Remembering those who have fallen
Over the past year, close to 230,000 Indians have died due to Covid-19. On Tuesday, 3,790 Indians died as the second wave of the pandemic continues to wreak devastation across homes, villages, towns and cities in the country. But it is increasingly clear that official figures do not capture the scale of the tragedy that is underway. Reportage from hospitals, mortuaries, burial grounds, crematoriums, and local communities indicate that the death count is higher than these figures. This is indeed different from the first wave. India was, then, unfairly, criticised by some for undercounting deaths — but this was untrue because, as many others pointed out, it is difficult to hide deaths when it assumes a certain scale in India. Dense social and information networks bring out the truth. And precisely because of that, in the second wave, it appears that deaths on the ground and in official figures don’t align.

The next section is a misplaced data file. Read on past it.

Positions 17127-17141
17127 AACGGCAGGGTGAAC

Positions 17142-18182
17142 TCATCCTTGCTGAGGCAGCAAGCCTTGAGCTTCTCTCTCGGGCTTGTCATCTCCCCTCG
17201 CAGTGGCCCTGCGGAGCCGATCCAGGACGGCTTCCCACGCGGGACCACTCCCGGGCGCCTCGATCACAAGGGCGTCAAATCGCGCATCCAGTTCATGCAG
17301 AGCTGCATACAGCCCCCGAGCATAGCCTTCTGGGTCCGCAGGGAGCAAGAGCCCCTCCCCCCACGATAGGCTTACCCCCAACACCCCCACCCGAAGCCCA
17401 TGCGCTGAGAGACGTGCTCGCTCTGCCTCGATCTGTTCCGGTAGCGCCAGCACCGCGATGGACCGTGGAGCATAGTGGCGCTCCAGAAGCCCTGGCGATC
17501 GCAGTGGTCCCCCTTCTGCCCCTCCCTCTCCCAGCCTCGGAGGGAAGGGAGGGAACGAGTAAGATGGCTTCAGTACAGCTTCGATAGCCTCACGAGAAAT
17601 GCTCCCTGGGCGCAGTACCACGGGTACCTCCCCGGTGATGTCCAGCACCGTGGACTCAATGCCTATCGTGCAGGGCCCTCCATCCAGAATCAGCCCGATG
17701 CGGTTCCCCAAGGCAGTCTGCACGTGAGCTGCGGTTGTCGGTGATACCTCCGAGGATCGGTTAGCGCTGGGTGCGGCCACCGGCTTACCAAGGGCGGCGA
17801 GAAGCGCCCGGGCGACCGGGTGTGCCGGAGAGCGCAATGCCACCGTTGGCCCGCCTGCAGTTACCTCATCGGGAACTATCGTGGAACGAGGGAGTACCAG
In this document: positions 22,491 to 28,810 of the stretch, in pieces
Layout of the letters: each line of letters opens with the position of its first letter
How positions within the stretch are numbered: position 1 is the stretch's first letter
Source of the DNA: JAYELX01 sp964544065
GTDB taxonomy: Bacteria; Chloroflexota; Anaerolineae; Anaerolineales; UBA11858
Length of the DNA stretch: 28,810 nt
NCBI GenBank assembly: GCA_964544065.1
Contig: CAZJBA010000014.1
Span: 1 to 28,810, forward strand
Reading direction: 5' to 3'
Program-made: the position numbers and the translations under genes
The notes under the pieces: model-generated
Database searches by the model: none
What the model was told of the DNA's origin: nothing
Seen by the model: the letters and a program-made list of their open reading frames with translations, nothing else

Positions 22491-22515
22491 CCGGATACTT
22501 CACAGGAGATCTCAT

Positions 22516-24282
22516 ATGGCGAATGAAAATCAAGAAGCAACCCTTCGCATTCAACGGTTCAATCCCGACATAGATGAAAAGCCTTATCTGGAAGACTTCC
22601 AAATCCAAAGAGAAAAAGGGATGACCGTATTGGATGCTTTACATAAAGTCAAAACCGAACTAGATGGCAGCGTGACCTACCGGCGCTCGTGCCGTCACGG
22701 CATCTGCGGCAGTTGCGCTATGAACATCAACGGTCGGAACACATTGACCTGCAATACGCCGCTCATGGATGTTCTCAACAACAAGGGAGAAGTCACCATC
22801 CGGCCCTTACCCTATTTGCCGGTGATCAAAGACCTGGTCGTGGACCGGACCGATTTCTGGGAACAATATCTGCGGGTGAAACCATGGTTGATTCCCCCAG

This may be due to a range of reasons — a deliberate effort by official authorities to downplay the number of deaths (for every death reflects poorly on the Indian State); or because of a restrictive criteria of how to categorise Covid-19 deaths when it is often attributed to co-morbidities; or the fact that many of those who pass away at home due to Covid, but may or may not have got an official test done, are not reported as Covid deaths; or because of families themselves being opaque because of the fear that those who have died due to Covid-19 won’t be accorded dignity in death.
Irrespective of the reasons, it is critical to be transparent about India’s fatalities. This data is crucial to understand the nature of this wave and to be able to save other lives. It is also important to remember those who have fallen, and do justice to their memory, by being honest about why they died.